Assonance occurs in Frost but not as effectively and deliberately as in Swinburne, Tennyson and others who used it as part of their poetic theory. Actually assonance was a poetic device that Frost was trying to avoid. He wrote this in a letter dated July 4, 1913 to John Bartlett:

"I am probably the only person going who works on any but a worn out theory (principle I had better say) of versification. You see the great successes in recent poetry have been made on the assumption that the music of words was a matter of harmonized vowels and consonants. Both Swinburne and Tennyson arrived largely at effects in assonation. But they were on the wrong track or at any rate on a short track. They went the length of it. Any one else who goes that way must go after them. And that's where most are going. I alone of English writers have consciously set out to make music out of what I may call the sound of sense."

Review the definition of assonance:
Assonance The relatively close juxtaposition of the same or similar vowel sounds, but with different end consonants in a line or passage, thus a vowel rhyme, as in the words, "same day." Assonance does not occur simply by having the same vowel spelling, eg. lost and most.
Tennyson uses assonance in its definitive way. See his poem, "The Lady of Shalott." Now, where does this leave Frost? Assonance and consonance can be found in Frost, but more incidentally. Frost's idea of sound culminates in his own theory which he called "the sound of sense." This is a tricky thing to understand, but it is important to understand definitive assonance and see that Frost is not practicing it. This is not to say you will never find it in his poems. Frost was after the sound of sense - putting word sounds together poetically which result in meaning and most importantly TONE. He makes you say certain lines a certain way - with a tone of voice we all seem to recognize and adhere to. This is what "SOUND" means to Frost.
Lord Alfred Tennyson,   1809–1892 
 "The Lady of Shalott" 
PART  I                                Assonance - say the lines and hear it

ON either side the river lie                                                  side....lie  (long i's -  si and li )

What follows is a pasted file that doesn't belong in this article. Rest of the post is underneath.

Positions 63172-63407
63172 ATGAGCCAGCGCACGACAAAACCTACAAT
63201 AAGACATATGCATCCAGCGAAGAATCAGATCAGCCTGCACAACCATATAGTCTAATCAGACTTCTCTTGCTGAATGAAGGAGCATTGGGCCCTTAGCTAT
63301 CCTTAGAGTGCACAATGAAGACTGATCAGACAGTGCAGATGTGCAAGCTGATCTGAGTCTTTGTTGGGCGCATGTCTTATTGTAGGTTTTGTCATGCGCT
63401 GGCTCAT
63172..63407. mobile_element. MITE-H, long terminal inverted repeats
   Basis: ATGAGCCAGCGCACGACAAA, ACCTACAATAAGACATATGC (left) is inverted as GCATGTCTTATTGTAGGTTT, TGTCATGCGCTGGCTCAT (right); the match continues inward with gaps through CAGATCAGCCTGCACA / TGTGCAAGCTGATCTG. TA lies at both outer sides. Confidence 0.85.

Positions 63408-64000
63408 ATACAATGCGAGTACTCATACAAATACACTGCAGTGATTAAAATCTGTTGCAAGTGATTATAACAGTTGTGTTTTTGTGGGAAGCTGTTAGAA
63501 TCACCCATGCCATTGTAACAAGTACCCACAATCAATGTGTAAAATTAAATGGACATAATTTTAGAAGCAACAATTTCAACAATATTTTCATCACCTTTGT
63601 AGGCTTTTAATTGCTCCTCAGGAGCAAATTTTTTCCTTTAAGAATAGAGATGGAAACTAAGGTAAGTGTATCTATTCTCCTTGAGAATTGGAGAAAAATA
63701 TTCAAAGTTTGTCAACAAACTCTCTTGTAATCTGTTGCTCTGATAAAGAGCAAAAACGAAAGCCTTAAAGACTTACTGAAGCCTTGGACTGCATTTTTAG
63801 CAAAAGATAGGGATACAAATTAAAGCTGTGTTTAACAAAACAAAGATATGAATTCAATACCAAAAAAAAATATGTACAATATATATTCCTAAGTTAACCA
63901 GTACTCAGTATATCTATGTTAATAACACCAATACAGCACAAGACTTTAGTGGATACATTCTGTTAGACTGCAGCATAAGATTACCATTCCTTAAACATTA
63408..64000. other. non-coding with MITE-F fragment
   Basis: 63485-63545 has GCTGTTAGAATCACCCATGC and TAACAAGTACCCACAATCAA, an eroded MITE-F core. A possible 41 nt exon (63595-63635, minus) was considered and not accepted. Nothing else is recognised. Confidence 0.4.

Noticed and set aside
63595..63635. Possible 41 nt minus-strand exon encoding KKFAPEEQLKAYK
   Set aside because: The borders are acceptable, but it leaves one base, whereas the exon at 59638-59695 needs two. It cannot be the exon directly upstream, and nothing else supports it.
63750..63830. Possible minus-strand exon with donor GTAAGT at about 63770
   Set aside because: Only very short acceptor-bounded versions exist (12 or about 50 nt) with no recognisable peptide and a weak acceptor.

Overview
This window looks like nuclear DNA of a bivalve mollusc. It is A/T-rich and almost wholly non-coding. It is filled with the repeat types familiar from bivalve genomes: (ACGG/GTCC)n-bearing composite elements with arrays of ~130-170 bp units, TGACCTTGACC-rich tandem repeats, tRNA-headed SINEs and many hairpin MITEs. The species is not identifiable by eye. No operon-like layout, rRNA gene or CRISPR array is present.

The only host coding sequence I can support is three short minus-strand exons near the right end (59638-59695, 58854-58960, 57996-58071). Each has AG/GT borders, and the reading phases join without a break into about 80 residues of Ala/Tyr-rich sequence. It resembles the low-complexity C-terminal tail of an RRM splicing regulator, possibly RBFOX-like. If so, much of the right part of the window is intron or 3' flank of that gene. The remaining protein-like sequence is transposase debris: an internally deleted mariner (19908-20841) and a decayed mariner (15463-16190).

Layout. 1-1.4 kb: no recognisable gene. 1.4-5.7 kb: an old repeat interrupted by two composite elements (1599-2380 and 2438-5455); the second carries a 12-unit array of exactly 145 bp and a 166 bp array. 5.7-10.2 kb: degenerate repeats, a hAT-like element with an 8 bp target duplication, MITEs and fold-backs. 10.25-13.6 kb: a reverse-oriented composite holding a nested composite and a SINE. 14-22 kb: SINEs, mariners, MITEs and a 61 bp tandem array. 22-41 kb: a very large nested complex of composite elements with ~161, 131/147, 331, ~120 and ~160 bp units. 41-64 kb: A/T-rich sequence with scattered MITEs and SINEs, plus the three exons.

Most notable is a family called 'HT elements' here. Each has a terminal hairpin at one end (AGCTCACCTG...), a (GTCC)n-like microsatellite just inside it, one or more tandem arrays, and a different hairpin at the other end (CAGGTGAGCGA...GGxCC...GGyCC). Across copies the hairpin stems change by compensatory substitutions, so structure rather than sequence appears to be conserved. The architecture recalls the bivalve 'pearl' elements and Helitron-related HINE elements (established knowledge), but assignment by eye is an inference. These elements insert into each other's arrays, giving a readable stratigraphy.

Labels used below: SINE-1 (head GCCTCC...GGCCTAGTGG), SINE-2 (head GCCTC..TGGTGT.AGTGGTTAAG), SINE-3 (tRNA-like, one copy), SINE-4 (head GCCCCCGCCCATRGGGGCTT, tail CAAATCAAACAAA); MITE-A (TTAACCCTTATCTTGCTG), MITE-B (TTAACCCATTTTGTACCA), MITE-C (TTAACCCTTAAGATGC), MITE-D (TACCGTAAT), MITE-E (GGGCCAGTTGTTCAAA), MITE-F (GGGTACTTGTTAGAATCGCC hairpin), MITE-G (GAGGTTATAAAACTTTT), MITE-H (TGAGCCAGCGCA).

Long fields of barley and of rye,   
That clothe the wold and meet the sky;                             clothe...wold (long o's  -  clo and wo) 
And thro' the field the road runs by   
          To many-tower'd Camelot;          5 
And up and down the people go,   
Gazing where the lilies blow   
Round an island there below,   
          The island of Shalott.   
Willows whiten, aspens quiver,   10 
Little breezes dusk and shiver   
Thro' the wave that runs for ever   
By the island in the river   
          Flowing down to Camelot.   
Four gray walls, and four gray towers,   15 
Overlook a space of flowers,   
And the silent isle imbowers                                               silent isle  (long i's)
          The Lady of Shalott.   
By the margin, willow-veil'd,   
Slide the heavy barges trail'd   20 
By slow horses; and unhail'd   
The shallop flitteth silken-sail'd                                          silken....
          Skimming down to Camelot:                                      Skimming   (short i's  - il and im)
But who hath seen her wave her hand?   
Or at the casement seen her stand?   25 
Or is she known in all the land,   
          The Lady of Shalott?   
Only reapers, reaping early   
In among the bearded barley,   
Hear a song that echoes cheerly   30 
From the river winding clearly,   
          Down to tower'd Camelot:   
And by the moon the reaper weary,   
Piling sheaves in uplands airy,   
Listening, whispers ''Tis the fairy   35                        listening whispers "Tis  (short i's, lis, whis and tis)
          Lady of Shalott.'   
Back to Sound Devices